‘Fire in his eyes again’

Toews de­ter­mined to el­e­vate play after de­cline in pro­duc­tion

Kenora Daily Miner and News - - SPORTS - STEVE SIM­MONS

For a mo­ment in time, you could have this con­ver­sa­tion: Who was the more valu­able player, Sid­ney Crosby or Jonathan Toews? And it didn’t seem far fetched the way it does now.

Crosby scored the famed Golden Goal at the Van­cou­ver Olympics; Toews led Team Canada in scor­ing in the tour­na­ment.

Crosby’s Pitts­burgh Pen­guins won the Stan­ley Cup in 2009. Toews’ Chicago Black­hawks won the Cup in 2010 and he won the Conn Smythe Tro­phy and fol­lowed it up by win­ning Cups in 2013 and again in 2015 in Chicago.

The ar­gu­ment all but ended when the Pen­guins won the Cup the past two years with Crosby tak­ing home the Conn Smythe each time.

So where is Toews now, in his 11th Na­tional Hockey League sea­son with the mag­nif­i­cent Black­hawks, his scor­ing num­bers in de­cline after cap­tain­ing three cham­pi­onships?

Where is he, ranked 27th on TSN’s cu­mu­la­tive list of the Top 50 NHL play­ers. Some play­ers would cel­e­brate that rank­ing. Not Toews. In the pre­vi­ous eight years of the list, he’d never placed lower than eighth over­all.

Twice he was sec­ond be­hind Crosby. Twice he was third.

On this year’s rank­ings, he was 14th among NHL cen­tremen. He was 22nd on my list of Top 50, pro­ject­ing this year’s play­ers for the net­work. And to be hon­est, I felt guilty plac­ing him that low.

It still doesn’t feel right be­cause it’s Toews, the player the great Dave Keon most likes to watch in to­day’s NHL, the cen­tre who is mea­sured more by vic­to­ries than goals scored, mea­sured more by the in­tan­gi­bles that can’t be cap­tured on a chart or a graph. Maybe Keon likes Toews so much be­cause of the sim­i­lar­i­ties be­tween the two.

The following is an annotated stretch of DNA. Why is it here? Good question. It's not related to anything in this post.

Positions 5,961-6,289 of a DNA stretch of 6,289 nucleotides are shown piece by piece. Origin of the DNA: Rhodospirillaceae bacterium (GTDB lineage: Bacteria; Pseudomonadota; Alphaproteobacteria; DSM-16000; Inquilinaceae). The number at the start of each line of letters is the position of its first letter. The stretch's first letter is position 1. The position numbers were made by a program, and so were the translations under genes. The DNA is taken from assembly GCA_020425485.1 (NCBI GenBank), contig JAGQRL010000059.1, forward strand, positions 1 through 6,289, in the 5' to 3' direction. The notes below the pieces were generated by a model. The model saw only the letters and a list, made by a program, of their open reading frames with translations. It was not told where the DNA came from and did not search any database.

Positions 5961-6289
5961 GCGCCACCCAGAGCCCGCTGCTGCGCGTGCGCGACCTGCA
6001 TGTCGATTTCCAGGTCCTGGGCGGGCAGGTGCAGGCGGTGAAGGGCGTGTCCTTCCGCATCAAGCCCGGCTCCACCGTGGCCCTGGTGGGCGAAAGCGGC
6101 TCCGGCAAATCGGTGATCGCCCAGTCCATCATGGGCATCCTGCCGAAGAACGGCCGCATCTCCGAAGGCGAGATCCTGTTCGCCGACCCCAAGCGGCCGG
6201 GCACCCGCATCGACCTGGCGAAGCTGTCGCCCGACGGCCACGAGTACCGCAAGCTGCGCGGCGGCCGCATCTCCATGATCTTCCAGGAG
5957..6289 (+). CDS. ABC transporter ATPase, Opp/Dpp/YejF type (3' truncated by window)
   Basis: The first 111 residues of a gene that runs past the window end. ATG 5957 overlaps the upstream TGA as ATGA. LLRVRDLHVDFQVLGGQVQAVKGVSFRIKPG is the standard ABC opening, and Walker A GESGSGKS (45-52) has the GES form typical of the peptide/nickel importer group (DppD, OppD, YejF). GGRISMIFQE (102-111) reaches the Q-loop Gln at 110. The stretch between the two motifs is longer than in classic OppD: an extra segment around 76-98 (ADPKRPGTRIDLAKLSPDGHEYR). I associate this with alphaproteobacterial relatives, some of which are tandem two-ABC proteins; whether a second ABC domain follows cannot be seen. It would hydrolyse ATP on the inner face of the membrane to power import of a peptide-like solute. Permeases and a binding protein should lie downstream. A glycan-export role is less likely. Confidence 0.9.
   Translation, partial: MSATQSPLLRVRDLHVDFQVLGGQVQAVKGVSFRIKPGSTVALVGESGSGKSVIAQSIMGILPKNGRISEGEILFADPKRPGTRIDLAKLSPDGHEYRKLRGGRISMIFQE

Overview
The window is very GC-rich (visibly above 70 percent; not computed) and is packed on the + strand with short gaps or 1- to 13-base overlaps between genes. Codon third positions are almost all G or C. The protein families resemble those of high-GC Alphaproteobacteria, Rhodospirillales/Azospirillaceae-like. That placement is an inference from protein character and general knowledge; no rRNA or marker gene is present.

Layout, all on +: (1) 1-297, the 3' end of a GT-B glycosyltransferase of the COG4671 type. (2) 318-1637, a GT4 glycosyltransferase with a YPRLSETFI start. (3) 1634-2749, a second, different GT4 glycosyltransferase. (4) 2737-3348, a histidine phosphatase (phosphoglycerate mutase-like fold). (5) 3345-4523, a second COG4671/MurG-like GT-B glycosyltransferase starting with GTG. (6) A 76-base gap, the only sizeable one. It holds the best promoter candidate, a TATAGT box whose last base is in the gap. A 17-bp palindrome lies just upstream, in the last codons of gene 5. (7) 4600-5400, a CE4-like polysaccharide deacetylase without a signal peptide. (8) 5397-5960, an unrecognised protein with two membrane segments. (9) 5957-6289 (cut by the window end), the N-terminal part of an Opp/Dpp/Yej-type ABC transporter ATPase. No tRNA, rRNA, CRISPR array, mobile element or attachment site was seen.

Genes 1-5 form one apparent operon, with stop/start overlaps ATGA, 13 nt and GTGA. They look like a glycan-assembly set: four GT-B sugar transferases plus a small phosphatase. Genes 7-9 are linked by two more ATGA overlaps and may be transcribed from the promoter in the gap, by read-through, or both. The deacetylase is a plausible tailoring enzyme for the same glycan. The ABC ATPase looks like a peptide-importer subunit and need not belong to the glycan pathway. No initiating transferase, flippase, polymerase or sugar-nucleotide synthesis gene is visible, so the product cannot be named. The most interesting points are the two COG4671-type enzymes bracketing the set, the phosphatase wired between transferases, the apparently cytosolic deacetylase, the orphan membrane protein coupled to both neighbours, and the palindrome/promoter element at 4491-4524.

Jean Be­liv­eau used to say Keon was the most chal­leng­ing cen­tre­man he would match up against. The num­bers didn’t al­ways tell you that: The game did. A lot of the NHL still says the same thing about Toews. They just don’t know who ex­actly he is any­more, where he fits in, or whether he can be a fran­chise changer again.

“The only thing that’s changed is his pro­duc­tion went down,” said Stan Bow­man, the Black­hawks general man­ager, who will pay Toews more than $13 mil­lion in sal- ary and bonuses this sea­son. “He’s the same player. He still does a lot of stuff that doesn’t show up on the score­sheet. I get why his rat­ings are down, his points and all, but he’s still some­body ev­ery­body in Chicago be­lieves in. He’s our leader. He sets the pace with his in­ten­sity, his com­pet­i­tive­ness, his lead­er­ship. I think his pro­duc­tiv­ity will re­turn to nor­mal lev­els this sea­son.

“With some play­ers, of­fen­sive pro­duc­tion out­paces their ef­fec­tive­ness. With some guys, it’s the op­po­site. Their ef­fec­tive­ness is higher than what they show on the score­sheet. With Jonathan, even when he’s scor­ing 70-80 points, it’s not the points that de­fine him, it’s about all the other stuff he does.”

Mike Bab­cock un­der­stands all that and be­lieves in it. He had Toews with him in a cen­tral role on the gold medal win­ning Olympic teams in 2010 and 2014 and the World Cup team of 2016.

“I think he’s a con­science for your team,” said Bab­cock. “They (Black­hawks) don’t win any of their cham­pi­onships with­out that guy. He does the right (thing) ev­ery sin­gle day. The big­ger the day, the big­ger the mo­ment, the bet­ter he plays.

In Bab­cock speak, Toews is “a real good man, a real good leader, a real good per­son and a great player.”

The Black­hawks traded for Bran­don Saad, whom they had traded away, os­ten­si­bly be­cause they needed some­one to play with Toews. They didn’t have the right fit. They fig­ure Saad is a pair of con­fort­able shoes for Toews.

“When you’re play­ing against the best play­ers on ev­ery team, you need help on your line,” said Bow­man. “Jonathan was be­ing weighed down a lit­tle when he didn’t have the help he needed. I think you’ll see a dif­fer­ent player this year.”

Maybe the Toews of old. Maybe some­one close to that kind of dif­fer­ence maker.

Toews ad­mits hav­ing a long sum­mer, hav­ing more rest — after be­ing elim­i­nated in four for­get­table games last April — helps. He hasn’t had many of those over the years.

This was a sum­mer to get rest, to do more work, if the two in fact are in­ter­change­able. The game has changed, he ad­mits. He needed to work on some things, quick­ness be­ing among them. He wants to ex­pand his of­fen­sive game.

He may never be back in the Crosby con­ver­sa­tion but as Alexan­der Ovechkin is prov­ing once again, one sea­son can have lit­tle to do with the next. It doesn’t mean that Toews can’t be rel­e­vant, im­por­tant, be a se­ri­ous Cap­tain Se­ri­ous once again.

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